there were two ſpyndels whiche were as whyte as ony ſnowe / and other that were as reed as blood / and other aboue grene as ony emeraude / of theſe thre colours were the ſpyndels and of naturel coloure within and withoute ony payntynge – Malory


Green as any emerald, greener 
than the Green Knight’s emerald greaves, 
the spindle Eve smuggled from Eden 
on which grew the infamously green 
apple, an apple not error in itself 
but contained in a field of error wherein 
we taste a full half of the sweet upon its loss 
when our body floods with the juice 
our sick tongues savoured not, an apple 
harder by far than ever we 
conceive. This branch, greener 
than a sun-struck beryl, planted by a virgin, grew 
to a great tree white as any snow, whiter 
than snowglare, whiter than the Florentine light 
of Beatrice resuming her silken seat 
in the ultra-white rose. The white too was error, 
not error in itself but contained in a winter 
of error, when its white boughs gravid with snow 
made wood and crystalline water ice one,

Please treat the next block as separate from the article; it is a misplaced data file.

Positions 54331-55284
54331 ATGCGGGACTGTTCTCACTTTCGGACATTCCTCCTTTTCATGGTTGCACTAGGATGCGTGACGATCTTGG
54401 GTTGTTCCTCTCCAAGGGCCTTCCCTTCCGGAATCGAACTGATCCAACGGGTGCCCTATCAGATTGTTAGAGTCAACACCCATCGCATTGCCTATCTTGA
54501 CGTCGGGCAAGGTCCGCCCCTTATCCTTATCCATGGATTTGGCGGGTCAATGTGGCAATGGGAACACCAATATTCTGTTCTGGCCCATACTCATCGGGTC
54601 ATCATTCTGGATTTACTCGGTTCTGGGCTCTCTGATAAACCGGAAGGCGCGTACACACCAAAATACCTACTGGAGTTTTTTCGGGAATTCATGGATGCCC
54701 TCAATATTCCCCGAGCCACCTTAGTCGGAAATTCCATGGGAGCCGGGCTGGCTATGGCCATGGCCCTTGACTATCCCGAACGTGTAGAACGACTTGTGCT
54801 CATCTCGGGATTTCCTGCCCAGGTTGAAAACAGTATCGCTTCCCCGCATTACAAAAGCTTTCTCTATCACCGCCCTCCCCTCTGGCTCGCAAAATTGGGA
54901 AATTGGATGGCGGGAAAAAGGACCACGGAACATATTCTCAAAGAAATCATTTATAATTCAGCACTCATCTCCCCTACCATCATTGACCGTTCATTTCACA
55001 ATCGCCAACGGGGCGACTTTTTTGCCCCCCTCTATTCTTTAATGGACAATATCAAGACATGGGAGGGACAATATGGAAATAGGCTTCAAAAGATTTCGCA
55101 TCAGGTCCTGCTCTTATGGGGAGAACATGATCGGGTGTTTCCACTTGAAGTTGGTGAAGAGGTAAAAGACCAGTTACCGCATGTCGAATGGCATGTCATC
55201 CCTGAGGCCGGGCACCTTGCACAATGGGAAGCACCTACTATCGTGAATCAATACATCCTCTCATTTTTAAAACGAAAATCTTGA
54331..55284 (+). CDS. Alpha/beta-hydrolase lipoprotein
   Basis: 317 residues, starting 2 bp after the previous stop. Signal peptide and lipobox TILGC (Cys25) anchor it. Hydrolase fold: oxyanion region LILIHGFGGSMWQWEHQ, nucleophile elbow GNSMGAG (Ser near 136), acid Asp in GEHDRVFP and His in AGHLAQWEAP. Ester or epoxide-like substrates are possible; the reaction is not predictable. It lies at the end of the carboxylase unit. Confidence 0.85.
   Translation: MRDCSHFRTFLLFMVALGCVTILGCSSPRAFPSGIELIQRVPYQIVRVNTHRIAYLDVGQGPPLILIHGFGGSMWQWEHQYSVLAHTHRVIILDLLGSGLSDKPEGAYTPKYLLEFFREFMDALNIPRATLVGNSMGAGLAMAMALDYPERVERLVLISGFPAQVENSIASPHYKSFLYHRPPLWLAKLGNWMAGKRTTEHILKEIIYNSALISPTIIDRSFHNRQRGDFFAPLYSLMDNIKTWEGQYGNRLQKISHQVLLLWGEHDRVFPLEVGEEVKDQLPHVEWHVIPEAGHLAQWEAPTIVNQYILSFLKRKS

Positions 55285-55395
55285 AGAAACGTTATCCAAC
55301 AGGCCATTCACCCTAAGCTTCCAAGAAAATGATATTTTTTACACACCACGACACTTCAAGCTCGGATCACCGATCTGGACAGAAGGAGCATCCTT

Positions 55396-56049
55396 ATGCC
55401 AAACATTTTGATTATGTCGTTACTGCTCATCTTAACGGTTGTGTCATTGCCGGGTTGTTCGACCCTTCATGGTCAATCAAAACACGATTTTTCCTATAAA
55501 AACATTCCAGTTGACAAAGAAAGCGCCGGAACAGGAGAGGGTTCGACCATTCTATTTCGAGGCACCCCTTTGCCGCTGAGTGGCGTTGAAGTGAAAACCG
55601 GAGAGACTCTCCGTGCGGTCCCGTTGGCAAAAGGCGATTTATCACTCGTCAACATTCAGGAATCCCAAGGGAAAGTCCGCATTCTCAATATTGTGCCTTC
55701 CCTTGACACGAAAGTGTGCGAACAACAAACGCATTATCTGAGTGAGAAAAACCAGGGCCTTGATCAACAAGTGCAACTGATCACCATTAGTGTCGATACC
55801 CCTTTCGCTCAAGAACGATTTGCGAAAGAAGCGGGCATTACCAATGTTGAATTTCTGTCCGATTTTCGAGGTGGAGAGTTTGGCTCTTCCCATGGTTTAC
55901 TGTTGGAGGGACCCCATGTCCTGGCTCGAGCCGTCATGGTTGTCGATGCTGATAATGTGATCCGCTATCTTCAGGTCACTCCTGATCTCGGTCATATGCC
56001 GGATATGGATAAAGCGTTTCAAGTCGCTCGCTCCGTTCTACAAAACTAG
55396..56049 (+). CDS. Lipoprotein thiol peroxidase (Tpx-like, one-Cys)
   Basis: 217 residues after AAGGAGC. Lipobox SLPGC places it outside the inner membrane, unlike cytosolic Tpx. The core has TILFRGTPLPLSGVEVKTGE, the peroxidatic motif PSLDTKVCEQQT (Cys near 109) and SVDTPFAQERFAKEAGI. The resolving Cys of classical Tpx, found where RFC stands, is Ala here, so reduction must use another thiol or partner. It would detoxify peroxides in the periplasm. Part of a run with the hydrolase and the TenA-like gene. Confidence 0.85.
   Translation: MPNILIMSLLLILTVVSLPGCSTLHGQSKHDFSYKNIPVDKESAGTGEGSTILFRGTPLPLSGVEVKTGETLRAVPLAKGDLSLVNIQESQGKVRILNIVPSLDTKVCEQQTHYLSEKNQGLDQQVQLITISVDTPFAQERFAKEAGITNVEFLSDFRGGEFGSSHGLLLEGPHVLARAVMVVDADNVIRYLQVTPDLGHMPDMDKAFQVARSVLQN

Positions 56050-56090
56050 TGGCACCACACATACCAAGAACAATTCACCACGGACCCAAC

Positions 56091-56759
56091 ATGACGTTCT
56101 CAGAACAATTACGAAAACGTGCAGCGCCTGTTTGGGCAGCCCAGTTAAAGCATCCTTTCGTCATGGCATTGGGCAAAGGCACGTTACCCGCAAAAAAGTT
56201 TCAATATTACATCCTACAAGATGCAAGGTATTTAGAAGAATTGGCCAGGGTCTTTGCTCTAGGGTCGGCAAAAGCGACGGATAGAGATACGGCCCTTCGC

indistinguishable as waters undivided, 
wherein one wanders past the whiteness 
of his woman’s skin and worth lost 
as among many hills of snow 
in windy snow swishing away forests 
and sees from a spreading cloud, helpless 
to help it, his wandering body 
to-shivering his heart. When Cain killed Abel 
who died in the snow the tree went red. 
Red, yes, as blood, redder 
than rubies, nay, redder than garnets which are 
as a lover’s cold lips to the deep red halls of hell 
alive with traffic of Geryon’s cows bred 
with the enterprise of a Jacob, such red 
these boughs, the deep red red 
of which is not error in itself, but contained 
in a wound of error which closes before 
the wound is healed like a book or life. 



Lee Posna lives in Wellington. Books he’s recently enjoyed include King Jesus by Robert Graves, A Thousand Years of Nonlinear History by Manuel de Landa, and My Wars and Laid Away in Books: the Life of Emily Dickinson by Alfred Habegger. New Zealanders he’s recently admired include John Dennison, Jack Ross and Therese Lloyd.